But while lockdown has hemmed us in, in many ways it has paradoxically also offered us space.

  • Wiggle room in our timetables. 
  • Rest from the rat race
  • Time off the hamster wheel
  • Time to think
  • Time to create
  • Time to dream.

Experts suggest that children now have 12 hours less free time a week than they did only two decades ago. And adults are as bad; we are constantly looking for ways to squeeze more efficiency out of ourselves. 

People are saying the time is going faster year on year. Maybe it’s not. Maybe because of our fear of empty space in our lives, we are constantly plugged in, living life on fast-forward and in the process missing half of it. 

I spent some of my early years at boarding school in the west African jungle. 

Sounds exciting, right? Not really. 

Well, it depends on your definition. 

Did I go to ballet, or speech and drama, or hockey club, or zoo trips? No, I didn’t. 

But did I spend hours playing in a treehouse, nestled high up in a beautiful flame tree that blossomed a fiery red in the dry season? Yes, I did. 

Flame tree at my boarding school in Ivory Coast

Did I curl up in a hammock in the shade of the baking noonday sun and devour one Nancy Drew mystery and Babysitters club novel after another? Yes, I did.

Did I cuddle chickens and make worm soup and chase pigs out of my garden with a broom held high over my head? Yes, I did.

I remember the power of the empty space. Because when you don’t have endless entertainment options, you make your own. When you have nothing to miss out on, you don’t feel the need to fill your calendar to bursting. You realise that what you have right in front of you is as magical as anything else. 

Me, 3 years old, in our back garden

Some of us will be struggling with the lack of structure to our lives during lockdown.But what if this empty space could in one offer us an opportunity to take a long, leisurely look at what’s right in front of us? What if with a slow down in pace comes a vision of grace and an attitude of thankfulness? 

What will quarantine teach us here in the Western world? 

It might teach us that margin in our lives is not evidence of missing out but rather a worthy path to chilling out. It might show us that there is creative power to be found in an empty space. It might teach us that quality time and contentment can be found there too. 

It should teach us to respect and cherish those who work tirelessly on the front line, sacrificing their quality of life on a daily basis so that we might keep ours. Their calendar isn’t empty in these times, but fuller than ever.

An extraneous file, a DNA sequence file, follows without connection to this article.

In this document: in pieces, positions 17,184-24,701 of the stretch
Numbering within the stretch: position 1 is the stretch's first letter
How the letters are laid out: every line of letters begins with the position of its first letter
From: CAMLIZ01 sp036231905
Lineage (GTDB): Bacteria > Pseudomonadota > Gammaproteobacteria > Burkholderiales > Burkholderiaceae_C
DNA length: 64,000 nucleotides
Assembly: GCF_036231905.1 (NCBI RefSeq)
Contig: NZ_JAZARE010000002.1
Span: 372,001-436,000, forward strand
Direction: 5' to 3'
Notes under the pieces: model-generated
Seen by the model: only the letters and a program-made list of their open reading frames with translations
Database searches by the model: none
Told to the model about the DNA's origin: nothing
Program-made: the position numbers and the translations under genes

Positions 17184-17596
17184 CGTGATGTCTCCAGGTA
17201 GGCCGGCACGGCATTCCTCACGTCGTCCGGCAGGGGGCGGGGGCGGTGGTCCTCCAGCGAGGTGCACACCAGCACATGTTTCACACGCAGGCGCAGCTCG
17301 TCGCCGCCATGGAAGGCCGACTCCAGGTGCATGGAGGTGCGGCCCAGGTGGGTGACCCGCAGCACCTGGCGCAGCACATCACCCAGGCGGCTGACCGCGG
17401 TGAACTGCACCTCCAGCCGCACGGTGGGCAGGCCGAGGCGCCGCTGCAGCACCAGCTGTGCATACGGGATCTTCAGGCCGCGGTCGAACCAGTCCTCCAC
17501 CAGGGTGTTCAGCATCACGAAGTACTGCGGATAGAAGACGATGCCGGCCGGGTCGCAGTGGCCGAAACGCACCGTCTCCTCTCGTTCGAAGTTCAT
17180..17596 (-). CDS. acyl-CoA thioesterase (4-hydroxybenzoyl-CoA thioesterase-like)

Are you feeling hemmed in today? It might help to think of yourself as ‘spaced out’ instead. Because it might sound Irish, but sometimes there’s no gift like an empty present. 

H x

Image by Lina Trochez [Unsplash]

You are not an Octopus!!: the limitations of homeschooling, parenting and working from home.

Some of you parents, grandparents or carers might recognise the following scenario:

You sit down with a freshly percolated, steaming hot cup of coffee… and breathe in the delicious scent with satisfaction. You’ve earned this! Do your first delectable dip of chocolate chip cookie, then –

‘Mummmmmyyyyyy! I’m done!’

You fly [almost literally] to the aid of a preschooler, who is prone to slide off the toilet prematurely in her enthusiasm …


You deposit the three year old somewhere ‘safe,’ then dash to the next room, only to find the next sheepish culprit, who looks like she’s just finished a colour run.

‘I’m so sorry mummy, it was an excellent’ [she means accident.]

Accident of excellent proportions, more like.

As you begin scrubbing a rainbow of colour from your kitchen chairs, the five year old who spilt the paint suddenly decides she is as thirsty as a camel.

‘Mummy, I’m absolutely parched. I need a drink. I need a drink of water NOW. I’ll die without a drink. I can’t wait for a drink. I just CAN’T. Waiting is so hard.’

Operation clean up suspended. You pour said glass of water with a smi – no, let’s be honest – you do it with gritted teeth.

‘Mummmmyyyyyy. I’m stuck!’

Now it seems the little one has got herself firmly wedged behind the sofa. Emerge from Operation Rescue red-faced but triumphant: you found Skye from Paw Patrol while you were in there!

Five year old: ‘Mummy, can we make a castle out of toilet rolls, paint it pink and cover it with glitter like -‘

‘ I AM NOT AN OCTOPUS!!!!!!!!!’

Stunned silence. The first there has been all day.

It’s bittersweet, of course. You shouldn’t have raised your voice. But it’s strangely beautiful all the same. You bask in it for the five seconds before the mummy guilt inevitably kicks in.

Then you remember your coffee.

Ah. Stone cold.

Do you ever feel like shouting this at the top of your lungs?

I am not an octopus!

… I am one person